Choosing the Right Foods Might Matter More than You Thought
The role of nutrition in regulating inflammation is becoming a more and more mainstream topic. The inflammatory process can be good or bad depending on why it starts and the duration of the effect. When your body is exposed to something foreign like pollen, a thorn or a virus, it initiates a cascade of inflammatory mediators that respond to remove the pathogen. In these cases, the inflammatory process is serving a protective role to keep you safe.
Unfortunately, there are times when the inflammatory process can become unregulated and persists even when no foreign pathogen is present. In these cases, the inflammatory process, which is meant to protect your body, actually precipitates a state of disease. When your body is in a state of chronic inflammation it gradually wears you down.
Common diseases that result from inflammation
- Heart disease
- Chronic pain
- Autoimmune disease
More and more studies show that the foods we eat have a significant impact on the level of chronic underlying inflammation we experience. Some foods actually reduce inflammation, and are known as anti-inflammatory, while other foods cause more inflammation and are therefore categorized as pro-inflammatory.
Pro-inflammatory food groups
- Sugar and high-fructose corn syrup
- Trans fats
- Vegetable and seed oils
- Refined carbohydrates
- Processed meats
- Excessive alcohol
Unfortunately, pro-inflammatory foods are extremely common in the American diet. Making choices to minimize these foods is essential to reducing the risk of chronic illnesses like heart disease and diabetes as well as chronic pain and even fatigue.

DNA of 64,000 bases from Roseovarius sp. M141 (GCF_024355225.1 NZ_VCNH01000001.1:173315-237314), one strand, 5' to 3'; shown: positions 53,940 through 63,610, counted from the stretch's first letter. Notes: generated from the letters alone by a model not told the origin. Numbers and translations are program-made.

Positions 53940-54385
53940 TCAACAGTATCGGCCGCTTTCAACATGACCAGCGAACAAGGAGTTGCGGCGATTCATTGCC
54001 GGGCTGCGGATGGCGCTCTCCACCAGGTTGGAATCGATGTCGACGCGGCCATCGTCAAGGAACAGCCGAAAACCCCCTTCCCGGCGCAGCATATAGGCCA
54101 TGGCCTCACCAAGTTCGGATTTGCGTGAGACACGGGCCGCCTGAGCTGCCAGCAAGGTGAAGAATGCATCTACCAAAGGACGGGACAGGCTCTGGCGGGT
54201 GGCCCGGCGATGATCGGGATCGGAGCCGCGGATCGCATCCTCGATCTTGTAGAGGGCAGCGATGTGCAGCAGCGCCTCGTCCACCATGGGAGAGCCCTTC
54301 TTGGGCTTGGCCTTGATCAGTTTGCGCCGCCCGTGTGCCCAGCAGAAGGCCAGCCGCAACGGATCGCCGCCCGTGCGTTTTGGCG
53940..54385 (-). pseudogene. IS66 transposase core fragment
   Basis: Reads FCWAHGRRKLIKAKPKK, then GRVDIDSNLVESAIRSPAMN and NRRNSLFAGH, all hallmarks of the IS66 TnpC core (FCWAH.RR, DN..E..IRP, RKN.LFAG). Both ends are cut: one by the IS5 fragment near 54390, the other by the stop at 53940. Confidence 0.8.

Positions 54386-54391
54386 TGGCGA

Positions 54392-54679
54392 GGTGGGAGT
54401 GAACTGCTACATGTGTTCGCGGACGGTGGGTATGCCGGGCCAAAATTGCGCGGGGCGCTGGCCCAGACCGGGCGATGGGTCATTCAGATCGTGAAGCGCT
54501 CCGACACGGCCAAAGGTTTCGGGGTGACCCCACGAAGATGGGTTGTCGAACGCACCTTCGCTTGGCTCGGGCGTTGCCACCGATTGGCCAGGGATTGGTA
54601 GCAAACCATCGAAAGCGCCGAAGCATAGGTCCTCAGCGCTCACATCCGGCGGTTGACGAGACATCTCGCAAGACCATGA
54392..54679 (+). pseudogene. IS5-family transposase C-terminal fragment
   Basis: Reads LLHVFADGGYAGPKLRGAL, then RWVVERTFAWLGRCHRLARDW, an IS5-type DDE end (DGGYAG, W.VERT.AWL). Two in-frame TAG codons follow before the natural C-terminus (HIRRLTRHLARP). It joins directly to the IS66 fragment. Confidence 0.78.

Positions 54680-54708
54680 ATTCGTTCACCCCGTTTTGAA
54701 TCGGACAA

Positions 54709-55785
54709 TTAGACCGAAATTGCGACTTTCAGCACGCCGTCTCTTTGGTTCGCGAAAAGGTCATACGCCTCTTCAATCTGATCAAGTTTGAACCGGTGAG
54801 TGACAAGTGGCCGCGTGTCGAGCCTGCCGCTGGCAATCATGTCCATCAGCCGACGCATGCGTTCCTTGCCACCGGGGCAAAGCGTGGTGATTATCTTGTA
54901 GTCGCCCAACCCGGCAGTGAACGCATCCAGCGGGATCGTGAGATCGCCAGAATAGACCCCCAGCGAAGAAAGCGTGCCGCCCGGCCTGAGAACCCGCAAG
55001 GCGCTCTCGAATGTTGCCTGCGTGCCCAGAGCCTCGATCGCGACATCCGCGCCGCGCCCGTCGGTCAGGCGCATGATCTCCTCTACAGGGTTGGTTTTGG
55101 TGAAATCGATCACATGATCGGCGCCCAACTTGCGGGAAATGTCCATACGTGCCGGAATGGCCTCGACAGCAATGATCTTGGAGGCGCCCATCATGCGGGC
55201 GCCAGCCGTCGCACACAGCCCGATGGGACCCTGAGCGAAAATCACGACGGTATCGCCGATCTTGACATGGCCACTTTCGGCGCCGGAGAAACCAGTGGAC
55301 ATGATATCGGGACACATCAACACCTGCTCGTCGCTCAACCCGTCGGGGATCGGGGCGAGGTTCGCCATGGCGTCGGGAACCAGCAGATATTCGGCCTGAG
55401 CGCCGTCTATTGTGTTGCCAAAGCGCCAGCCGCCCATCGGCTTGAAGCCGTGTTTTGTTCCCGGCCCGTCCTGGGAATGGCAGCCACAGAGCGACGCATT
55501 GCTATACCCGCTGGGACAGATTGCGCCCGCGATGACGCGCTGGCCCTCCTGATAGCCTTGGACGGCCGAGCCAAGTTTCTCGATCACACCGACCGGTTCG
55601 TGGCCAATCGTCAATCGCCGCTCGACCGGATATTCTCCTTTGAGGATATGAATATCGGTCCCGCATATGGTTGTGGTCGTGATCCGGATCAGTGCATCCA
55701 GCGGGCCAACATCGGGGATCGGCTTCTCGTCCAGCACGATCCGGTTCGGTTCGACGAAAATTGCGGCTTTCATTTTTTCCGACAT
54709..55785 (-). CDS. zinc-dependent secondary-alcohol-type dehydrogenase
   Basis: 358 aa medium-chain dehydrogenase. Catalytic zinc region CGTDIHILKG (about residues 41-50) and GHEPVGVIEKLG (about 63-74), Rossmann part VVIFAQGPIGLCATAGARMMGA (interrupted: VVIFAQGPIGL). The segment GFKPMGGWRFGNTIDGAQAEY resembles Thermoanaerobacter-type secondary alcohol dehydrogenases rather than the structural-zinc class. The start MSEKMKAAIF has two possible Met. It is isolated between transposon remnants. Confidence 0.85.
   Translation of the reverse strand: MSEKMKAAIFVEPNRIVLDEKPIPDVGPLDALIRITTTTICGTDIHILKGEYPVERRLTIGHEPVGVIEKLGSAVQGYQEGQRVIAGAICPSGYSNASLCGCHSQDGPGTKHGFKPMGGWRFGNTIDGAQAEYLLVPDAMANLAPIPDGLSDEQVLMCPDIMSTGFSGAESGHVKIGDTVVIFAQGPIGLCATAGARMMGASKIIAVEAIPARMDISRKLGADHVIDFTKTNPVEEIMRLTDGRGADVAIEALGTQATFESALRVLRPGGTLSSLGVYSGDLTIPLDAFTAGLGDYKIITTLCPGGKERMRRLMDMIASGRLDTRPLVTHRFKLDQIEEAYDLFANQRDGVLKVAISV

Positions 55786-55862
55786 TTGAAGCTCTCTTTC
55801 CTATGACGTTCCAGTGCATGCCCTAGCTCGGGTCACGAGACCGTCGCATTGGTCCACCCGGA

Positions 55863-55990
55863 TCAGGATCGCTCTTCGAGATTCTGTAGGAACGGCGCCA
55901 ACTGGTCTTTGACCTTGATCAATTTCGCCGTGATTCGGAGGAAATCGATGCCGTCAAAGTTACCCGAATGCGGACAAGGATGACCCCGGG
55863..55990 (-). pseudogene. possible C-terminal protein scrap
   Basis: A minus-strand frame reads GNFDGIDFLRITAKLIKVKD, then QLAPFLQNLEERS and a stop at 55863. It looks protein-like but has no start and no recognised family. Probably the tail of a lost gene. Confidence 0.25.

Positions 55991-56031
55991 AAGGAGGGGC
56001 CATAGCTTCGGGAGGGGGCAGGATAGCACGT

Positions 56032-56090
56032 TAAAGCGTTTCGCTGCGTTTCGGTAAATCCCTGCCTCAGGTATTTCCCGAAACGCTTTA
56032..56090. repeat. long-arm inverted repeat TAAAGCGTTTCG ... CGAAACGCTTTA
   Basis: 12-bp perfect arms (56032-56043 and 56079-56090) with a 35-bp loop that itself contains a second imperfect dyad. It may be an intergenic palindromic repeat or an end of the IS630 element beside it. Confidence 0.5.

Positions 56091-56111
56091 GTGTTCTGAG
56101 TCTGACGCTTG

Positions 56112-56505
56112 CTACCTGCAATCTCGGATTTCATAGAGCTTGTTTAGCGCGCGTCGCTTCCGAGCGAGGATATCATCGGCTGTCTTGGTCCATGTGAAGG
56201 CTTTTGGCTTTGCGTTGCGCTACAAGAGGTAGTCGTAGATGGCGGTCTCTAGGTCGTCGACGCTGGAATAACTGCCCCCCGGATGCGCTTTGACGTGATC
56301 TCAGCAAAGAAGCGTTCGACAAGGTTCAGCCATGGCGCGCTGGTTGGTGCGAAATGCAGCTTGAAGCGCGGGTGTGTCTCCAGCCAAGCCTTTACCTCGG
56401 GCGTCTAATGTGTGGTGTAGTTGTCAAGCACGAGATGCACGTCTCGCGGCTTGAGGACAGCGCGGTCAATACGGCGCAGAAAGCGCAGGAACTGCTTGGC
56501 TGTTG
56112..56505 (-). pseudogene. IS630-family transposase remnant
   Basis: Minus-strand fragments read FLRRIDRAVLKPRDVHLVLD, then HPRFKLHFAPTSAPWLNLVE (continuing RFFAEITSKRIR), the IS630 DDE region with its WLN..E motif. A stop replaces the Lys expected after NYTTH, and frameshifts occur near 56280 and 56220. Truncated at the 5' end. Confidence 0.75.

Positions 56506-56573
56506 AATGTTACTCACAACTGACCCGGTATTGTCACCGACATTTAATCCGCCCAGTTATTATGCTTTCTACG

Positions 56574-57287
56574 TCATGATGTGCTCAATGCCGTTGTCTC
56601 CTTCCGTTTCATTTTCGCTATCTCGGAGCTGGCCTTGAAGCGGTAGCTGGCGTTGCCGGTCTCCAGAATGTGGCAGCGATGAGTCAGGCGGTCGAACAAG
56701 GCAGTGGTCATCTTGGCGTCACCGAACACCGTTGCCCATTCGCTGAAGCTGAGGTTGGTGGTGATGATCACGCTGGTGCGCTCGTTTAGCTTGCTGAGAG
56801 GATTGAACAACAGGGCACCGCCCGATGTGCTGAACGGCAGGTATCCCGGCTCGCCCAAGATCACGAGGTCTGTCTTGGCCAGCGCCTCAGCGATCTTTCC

Just as limiting pro-inflammatory foods is helpful, choosing anti-inflammatory foods is important too. Many anti-inflammatory foods are known to have high levels of antioxidants and naturally occurring anti-inflammatory compounds.
Anti-inflammatory food groups
- Cruciferous vegetables (ie broccoli, cauliflower, Brussel sprouts)
- Green tea
- Fatty fish
Overhauling your diet can be tough. Believe, I’ve been there. There was a time when I literally ate chicken and rice or steak and rice EVERY. SINGLE. NIGHT. There was no side salad or vegetable. Fruits were few and far between.
I was exhausted all of the time. Unfortunately, when I did try to eat fruits and vegetables, I’d feel bloated and uncomfortable. My body was not accustomed to the high levels of fiber and the gut flora that flourished on steak and rice were completely inept at breaking down a piece of broccoli.
Therefore, it required a very gradual shift from my nutritionally deficient diet to the healthy, nutrient-rich diet I embrace today.
Other lifestyle factors known to reduce inflammation include stress reduction and activity.
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